Item Open Access Rethinking Nonlinear Instrumental Variables(2019) Li, ChunxiaoInstrumental variable (IV) models are widely used in the social and health sciences in situations where a researcher would like to measure a causal eect but cannot perform an experiment. Formally checking the assumptions of an IV model with a given dataset is impossible, leading many researchers to take as given a linear functional form and two-stage least squares tting procedure. In this paper, we propose a method for evaluating the validity of IV models using observed data and show that, in some cases, a more flexible nonlinear model can address violations of the IV conditions. We also develop a test that detects violations in the instrument that are present in the observed data. We introduce a new version of the validity check that is suitable for machine learning and provides optimization-based techniques to answer these questions. We demonstrate the method using both the simulated data and a real-world dataset.

Item Open Access Some Advances in Nonparametric Statistics(2023) Zhu, YichenNonparametric statistics is an important branch of statistics that utilize infinite dimensional modelsto achieve great flexibility. However, such flexibility often comes with difficulties in computations and convergent properties. One approach is to study the natural patterns for one type of datasets and summarize such patterns into mathematical assumptions that can potentially provide computational and theoretical benefits. I carried out the above idea on three different problems. The first problem is the classification trees for imbalanced datasets, where I formulate the regularity of shapes into surface-to-volumeratio and develop satisfactory theory and methodology using this ratio. The second problem is the approximation of Gaussian process, where I observe the critical role of spatial decaying covariance function in Gaussian process approximations and use such decaying properties to prove the approximation error for my proposed method. The last problem is the posterior contraction rates in Kullback-Leibler (KL) divergence, where I am motivated by the dismatch between KL divergence and Hellinger distance and develop a posterior contraction theory entirely based on KL divergence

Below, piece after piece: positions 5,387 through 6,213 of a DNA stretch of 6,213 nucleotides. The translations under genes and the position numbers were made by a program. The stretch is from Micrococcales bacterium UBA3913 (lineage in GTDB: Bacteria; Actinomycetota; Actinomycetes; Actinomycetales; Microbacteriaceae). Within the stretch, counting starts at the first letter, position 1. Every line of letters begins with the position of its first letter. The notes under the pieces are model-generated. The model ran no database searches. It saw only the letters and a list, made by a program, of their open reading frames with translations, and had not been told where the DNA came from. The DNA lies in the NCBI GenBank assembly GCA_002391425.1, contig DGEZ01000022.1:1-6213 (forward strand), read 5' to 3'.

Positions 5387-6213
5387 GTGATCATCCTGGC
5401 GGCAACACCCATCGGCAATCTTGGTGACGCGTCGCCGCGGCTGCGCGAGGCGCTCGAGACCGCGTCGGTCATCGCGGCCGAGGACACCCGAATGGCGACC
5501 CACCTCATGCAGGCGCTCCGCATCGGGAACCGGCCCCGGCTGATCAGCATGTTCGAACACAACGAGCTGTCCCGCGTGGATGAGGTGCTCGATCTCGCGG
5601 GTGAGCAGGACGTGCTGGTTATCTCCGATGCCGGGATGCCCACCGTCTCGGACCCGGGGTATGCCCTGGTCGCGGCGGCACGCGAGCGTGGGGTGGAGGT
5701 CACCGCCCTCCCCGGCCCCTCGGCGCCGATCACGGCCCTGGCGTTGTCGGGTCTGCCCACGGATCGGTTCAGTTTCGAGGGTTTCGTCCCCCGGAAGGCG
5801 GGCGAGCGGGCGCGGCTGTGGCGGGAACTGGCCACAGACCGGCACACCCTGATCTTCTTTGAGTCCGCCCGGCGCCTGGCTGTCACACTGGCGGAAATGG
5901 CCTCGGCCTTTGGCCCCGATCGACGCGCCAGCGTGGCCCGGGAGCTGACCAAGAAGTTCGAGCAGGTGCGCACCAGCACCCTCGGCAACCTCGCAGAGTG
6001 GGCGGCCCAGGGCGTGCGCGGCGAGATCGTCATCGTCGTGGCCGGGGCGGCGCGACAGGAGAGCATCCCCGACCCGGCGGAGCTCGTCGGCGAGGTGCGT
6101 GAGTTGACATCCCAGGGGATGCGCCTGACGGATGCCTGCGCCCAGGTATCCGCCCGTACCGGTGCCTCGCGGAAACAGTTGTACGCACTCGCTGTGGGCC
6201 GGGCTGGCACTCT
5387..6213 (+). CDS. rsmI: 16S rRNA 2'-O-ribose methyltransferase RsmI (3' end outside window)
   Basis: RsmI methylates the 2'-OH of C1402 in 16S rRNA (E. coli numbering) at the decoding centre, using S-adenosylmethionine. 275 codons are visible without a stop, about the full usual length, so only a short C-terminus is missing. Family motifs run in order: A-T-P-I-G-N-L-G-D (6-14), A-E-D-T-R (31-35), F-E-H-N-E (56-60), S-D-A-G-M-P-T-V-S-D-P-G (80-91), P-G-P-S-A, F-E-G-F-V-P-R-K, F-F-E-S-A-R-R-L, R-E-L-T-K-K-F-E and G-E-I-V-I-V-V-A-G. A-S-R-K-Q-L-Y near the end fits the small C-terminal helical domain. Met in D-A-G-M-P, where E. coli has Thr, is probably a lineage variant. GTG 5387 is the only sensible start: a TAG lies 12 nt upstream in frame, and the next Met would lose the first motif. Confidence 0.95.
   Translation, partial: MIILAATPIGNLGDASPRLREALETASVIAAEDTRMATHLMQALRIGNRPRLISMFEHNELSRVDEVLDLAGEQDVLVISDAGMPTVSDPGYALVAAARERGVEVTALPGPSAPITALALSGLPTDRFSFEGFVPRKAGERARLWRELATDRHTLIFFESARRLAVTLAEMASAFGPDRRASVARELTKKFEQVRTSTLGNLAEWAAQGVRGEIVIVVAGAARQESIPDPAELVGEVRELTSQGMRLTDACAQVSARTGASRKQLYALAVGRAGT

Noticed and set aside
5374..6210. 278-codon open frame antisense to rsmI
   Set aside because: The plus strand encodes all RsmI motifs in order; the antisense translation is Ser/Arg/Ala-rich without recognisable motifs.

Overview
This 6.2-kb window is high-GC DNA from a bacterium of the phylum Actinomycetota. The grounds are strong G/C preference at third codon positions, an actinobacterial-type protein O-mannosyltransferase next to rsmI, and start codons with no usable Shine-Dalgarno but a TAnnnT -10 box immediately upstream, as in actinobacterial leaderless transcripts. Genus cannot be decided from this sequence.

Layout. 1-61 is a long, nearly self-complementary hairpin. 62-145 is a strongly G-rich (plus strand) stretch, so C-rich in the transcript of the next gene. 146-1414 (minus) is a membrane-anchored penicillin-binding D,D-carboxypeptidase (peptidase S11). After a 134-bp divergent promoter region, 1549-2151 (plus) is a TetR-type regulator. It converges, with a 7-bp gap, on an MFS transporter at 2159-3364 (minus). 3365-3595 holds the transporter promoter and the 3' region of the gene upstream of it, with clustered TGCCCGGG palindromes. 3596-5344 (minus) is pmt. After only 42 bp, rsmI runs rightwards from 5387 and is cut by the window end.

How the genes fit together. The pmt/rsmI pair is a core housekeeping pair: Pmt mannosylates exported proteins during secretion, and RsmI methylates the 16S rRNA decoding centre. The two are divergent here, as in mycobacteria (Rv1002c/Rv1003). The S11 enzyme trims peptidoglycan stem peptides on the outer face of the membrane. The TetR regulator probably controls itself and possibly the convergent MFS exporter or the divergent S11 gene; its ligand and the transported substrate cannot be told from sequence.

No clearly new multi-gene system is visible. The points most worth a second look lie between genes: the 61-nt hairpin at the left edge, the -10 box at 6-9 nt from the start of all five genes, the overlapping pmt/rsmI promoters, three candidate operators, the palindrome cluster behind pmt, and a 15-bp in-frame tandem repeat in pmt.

Item Open Access Supervised Autoencoders Learn Robust Joint Factor Models of Neural Activity.(CoRR, 2020) Talbot, Austin; Dunson, David; Dzirasa, Kafui; Carlson, DavidFactor models are routinely used for dimensionality reduction in modeling of correlated, high-dimensional data. We are particularly motivated by neuroscience applications collecting high-dimensional `predictors' corresponding to brain activity in different regions along with behavioral outcomes. Joint factor models for the predictors and outcomes are natural, but maximum likelihood estimates of these models can struggle in practice when there is model misspecification. We propose an alternative inference strategy based on supervised autoencoders; rather than placing a probability distribution on the latent factors, we define them as an unknown function of the high-dimensional predictors. This mapping function, along with the loadings, can be optimized to explain variance in brain activity while simultaneously being predictive of behavior. In practice, the mapping function can range in complexity from linear to more complex forms, such as splines or neural networks, with the usual tradeoff between bias and variance. This approach yields distinct solutions from a maximum likelihood inference strategy, as we demonstrate by deriving analytic solutions for a linear Gaussian factor model. Using synthetic data, we show that this function-based approach is robust against multiple types of misspecification. We then apply this technique to a neuroscience application resulting in substantial gains in predicting behavioral tasks from electrophysiological measurements in multiple factor models.